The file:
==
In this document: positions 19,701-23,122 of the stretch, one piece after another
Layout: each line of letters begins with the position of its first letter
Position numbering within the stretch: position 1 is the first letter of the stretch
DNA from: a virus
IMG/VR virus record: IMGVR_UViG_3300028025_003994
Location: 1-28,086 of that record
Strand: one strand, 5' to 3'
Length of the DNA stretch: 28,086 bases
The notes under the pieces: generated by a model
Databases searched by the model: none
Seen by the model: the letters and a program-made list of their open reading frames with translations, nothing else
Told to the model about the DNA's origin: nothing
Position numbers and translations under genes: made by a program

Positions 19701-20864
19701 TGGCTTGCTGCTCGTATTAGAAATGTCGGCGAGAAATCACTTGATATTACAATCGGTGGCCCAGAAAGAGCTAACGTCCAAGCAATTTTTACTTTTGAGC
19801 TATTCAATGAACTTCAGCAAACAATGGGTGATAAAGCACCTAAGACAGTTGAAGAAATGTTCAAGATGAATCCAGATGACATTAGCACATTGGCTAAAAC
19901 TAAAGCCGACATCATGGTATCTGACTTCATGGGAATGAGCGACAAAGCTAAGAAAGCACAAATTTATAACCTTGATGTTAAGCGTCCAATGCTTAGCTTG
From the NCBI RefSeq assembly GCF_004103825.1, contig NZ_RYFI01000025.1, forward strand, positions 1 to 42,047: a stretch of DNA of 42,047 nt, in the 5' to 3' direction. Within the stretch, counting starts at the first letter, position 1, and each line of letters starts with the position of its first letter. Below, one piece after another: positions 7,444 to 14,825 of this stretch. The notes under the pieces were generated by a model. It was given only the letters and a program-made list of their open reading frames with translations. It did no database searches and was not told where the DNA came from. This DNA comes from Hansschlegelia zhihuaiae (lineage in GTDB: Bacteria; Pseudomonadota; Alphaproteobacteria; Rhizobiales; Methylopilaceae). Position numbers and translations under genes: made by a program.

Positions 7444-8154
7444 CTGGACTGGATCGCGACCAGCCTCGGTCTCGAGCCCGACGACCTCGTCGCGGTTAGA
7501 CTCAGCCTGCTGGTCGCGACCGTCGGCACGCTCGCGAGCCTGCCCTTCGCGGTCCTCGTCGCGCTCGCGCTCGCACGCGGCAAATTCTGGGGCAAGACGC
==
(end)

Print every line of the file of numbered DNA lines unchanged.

In this document: positions 19,701-23,122 of the stretch, one piece after another
Layout: each line of letters begins with the position of its first letter
Position numbering within the stretch: position 1 is the first letter of the stretch
DNA from: a virus
IMG/VR virus record: IMGVR_UViG_3300028025_003994
Location: 1-28,086 of that record
Strand: one strand, 5' to 3'
Length of the DNA stretch: 28,086 bases
The notes under the pieces: generated by a model
Databases searched by the model: none
Seen by the model: the letters and a program-made list of their open reading frames with translations, nothing else
Told to the model about the DNA's origin: nothing
Position numbers and translations under genes: made by a program

Positions 19701-20864
19701 TGGCTTGCTGCTCGTATTAGAAATGTCGGCGAGAAATCACTTGATATTACAATCGGTGGCCCAGAAAGAGCTAACGTCCAAGCAATTTTTACTTTTGAGC
19801 TATTCAATGAACTTCAGCAAACAATGGGTGATAAAGCACCTAAGACAGTTGAAGAAATGTTCAAGATGAATCCAGATGACATTAGCACATTGGCTAAAAC
19901 TAAAGCCGACATCATGGTATCTGACTTCATGGGAATGAGCGACAAAGCTAAGAAAGCACAAATTTATAACCTTGATGTTAAGCGTCCAATGCTTAGCTTG
From the NCBI RefSeq assembly GCF_004103825.1, contig NZ_RYFI01000025.1, forward strand, positions 1 to 42,047: a stretch of DNA of 42,047 nt, in the 5' to 3' direction. Within the stretch, counting starts at the first letter, position 1, and each line of letters starts with the position of its first letter. Below, one piece after another: positions 7,444 to 14,825 of this stretch. The notes under the pieces were generated by a model. It was given only the letters and a program-made list of their open reading frames with translations. It did no database searches and was not told where the DNA came from. This DNA comes from Hansschlegelia zhihuaiae (lineage in GTDB: Bacteria; Pseudomonadota; Alphaproteobacteria; Rhizobiales; Methylopilaceae). Position numbers and translations under genes: made by a program.

Positions 7444-8154
7444 CTGGACTGGATCGCGACCAGCCTCGGTCTCGAGCCCGACGACCTCGTCGCGGTTAGA
7501 CTCAGCCTGCTGGTCGCGACCGTCGGCACGCTCGCGAGCCTGCCCTTCGCGGTCCTCGTCGCGCTCGCGCTCGCACGCGGCAAATTCTGGGGCAAGACGC